Hanging out in Java during Ramadan

The island of Java in Indonesia is the home of the famous Borobodur temple, the largest Buddhist temple in the world and one of the greatest Buddhist monuments. Borobodur was built around the 9th century when Buddhism and Hinduism were important religions in Indonesia. (This is not the case any longer as Islam has been the predominant religion in Indonesia since the 15th century).

I had seen a number of lovely images of the Borobodur temple but had never seen it myself so on a trip to Bali last July, I decided to stop there on my way. The temple was as impressive as I had expected. I visited it at sunset and sunrise and took the required shot of the sun rising over one of the 72 Buddha statues that are seated inside perforated stupas (there are 504 Buddha statues in total).  Seeing the sun rising over this magnificent structure was quite an experience and worth the early wake-up call.

The temple is located in Central Java, about 40 kilometers from Yogyakarta. After spending time at the temple, I spent a few more days in the area exploring some small villages. Going from one village to another is easy using an andong, a horse carriage popular with tourists and locals as the roads are pretty narrow. (The locals, of course, also use motorcycles.) In these villages, I met several delightful older residents who happened to be in their homes while I wandered around.

My visit to central Java coincided with Ramadan, the Muslim holiday. Ramadan is the month during which Muslims ritually fast from sunrise to sunset. At sunset, people often join with other members of their communities to break the fast. One evening, I came across a group of women and children sitting outside listening to prayers. The children mostly played (as opposed to praying), so I interacted with them. Then, it was time to eat, and the children ran excitedly to get food and drinks. From what I am told, children don’t have to fast, but this did not seem to temper their enthusiasm for getting a treat. Some women kindly asked me to join them for “iftar,” as they called the “breaking the fast” evening meal. On subsequent days, I visited the small mosque both at times of prayers and in between prayers. There, women were often found taking a little nap as fasting, and getting up before dawn can make one quite tired.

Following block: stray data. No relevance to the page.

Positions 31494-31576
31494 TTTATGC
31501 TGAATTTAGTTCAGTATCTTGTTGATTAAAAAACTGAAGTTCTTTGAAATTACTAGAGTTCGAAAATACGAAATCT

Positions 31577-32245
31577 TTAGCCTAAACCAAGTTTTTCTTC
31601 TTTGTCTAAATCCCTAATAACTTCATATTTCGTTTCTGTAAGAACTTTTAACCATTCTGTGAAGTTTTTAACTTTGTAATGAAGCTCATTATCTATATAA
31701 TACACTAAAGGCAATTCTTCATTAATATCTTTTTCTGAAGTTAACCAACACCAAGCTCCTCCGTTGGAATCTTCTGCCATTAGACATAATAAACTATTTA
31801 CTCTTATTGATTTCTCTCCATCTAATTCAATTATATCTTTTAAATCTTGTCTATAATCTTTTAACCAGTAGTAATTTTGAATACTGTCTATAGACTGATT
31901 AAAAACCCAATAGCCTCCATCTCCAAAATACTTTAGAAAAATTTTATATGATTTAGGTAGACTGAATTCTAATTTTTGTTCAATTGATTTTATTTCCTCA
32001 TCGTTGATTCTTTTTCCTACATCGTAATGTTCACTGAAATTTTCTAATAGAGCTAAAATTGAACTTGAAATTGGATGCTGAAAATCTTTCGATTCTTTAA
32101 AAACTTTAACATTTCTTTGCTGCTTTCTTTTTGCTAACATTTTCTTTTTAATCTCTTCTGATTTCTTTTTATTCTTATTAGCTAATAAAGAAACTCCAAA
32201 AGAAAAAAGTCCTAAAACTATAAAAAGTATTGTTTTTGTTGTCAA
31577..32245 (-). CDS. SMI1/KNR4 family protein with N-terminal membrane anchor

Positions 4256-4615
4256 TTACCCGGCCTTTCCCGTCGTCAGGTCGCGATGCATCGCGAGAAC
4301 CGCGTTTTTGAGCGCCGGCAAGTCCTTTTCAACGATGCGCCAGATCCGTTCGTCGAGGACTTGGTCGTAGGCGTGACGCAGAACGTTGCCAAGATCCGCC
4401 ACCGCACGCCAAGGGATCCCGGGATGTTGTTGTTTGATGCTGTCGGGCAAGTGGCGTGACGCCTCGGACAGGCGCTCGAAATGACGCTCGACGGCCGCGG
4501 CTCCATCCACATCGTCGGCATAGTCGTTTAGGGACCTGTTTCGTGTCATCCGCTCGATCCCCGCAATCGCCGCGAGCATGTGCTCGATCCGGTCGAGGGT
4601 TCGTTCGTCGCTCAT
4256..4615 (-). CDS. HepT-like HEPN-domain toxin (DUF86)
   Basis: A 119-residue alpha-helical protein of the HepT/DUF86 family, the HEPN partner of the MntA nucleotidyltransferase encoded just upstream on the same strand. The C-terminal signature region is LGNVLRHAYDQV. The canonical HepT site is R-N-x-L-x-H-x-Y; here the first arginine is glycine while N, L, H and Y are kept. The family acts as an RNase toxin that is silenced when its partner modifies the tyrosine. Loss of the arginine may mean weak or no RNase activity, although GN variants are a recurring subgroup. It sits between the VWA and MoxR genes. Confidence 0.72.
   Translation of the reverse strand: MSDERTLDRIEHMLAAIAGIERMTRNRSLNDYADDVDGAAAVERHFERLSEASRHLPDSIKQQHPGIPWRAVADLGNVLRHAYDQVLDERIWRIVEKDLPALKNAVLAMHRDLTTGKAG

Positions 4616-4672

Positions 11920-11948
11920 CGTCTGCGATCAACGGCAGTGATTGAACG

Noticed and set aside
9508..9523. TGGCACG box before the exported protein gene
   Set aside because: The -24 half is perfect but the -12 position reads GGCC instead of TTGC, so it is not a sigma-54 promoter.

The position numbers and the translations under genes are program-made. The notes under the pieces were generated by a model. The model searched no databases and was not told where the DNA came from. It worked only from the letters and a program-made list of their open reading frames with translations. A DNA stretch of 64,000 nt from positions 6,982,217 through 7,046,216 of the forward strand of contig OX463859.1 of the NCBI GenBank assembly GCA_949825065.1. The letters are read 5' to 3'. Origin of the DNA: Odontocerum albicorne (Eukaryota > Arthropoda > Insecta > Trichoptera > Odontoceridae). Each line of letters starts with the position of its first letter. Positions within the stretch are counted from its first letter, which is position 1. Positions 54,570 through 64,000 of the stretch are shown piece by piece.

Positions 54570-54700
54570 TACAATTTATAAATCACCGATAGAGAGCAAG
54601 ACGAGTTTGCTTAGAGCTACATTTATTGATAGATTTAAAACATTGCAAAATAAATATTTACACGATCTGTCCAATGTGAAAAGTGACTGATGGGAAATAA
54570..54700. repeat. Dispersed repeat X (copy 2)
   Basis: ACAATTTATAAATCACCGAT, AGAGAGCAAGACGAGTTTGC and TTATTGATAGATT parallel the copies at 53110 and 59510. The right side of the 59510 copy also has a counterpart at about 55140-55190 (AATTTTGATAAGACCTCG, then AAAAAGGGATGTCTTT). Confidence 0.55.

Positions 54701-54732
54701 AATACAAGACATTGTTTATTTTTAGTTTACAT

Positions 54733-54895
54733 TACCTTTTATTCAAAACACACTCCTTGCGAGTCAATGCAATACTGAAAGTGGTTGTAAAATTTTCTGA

The rest of my time was spent visiting local cottage industries, of which are many in Java. One of my favorites was a terra-cotta factory that produces beautiful reproductions of a Garuda (a large bird that appears in Hinduism and Buddhism artwork and is also the national bird of Indonesia).

Finally, one could not miss the paddy fields, standard features of the Central Java landscape. Much of the region is devoted to agriculture; the predominant crop is rice. Every day, one could see workers, often women, doing the backbreaking work of tending the rice fields.

Selamat Tinggal, my new friends.



20 Responses

  1. I love your images, France. The black and white works beautifully for your stories of Java. Very evocative. Stunning!

    1. Kathy,Thank you very much. I am glad you like the b&w, not my usual as you know. Although some of the individual images, I prefer in color, as a whole I think monochrome works best.

  2. I particularly like your choice of black and white which I think suits Java well. I have been to Java and feel you have shown the essence of the place. Thank you again, France, for such beautiful pictures.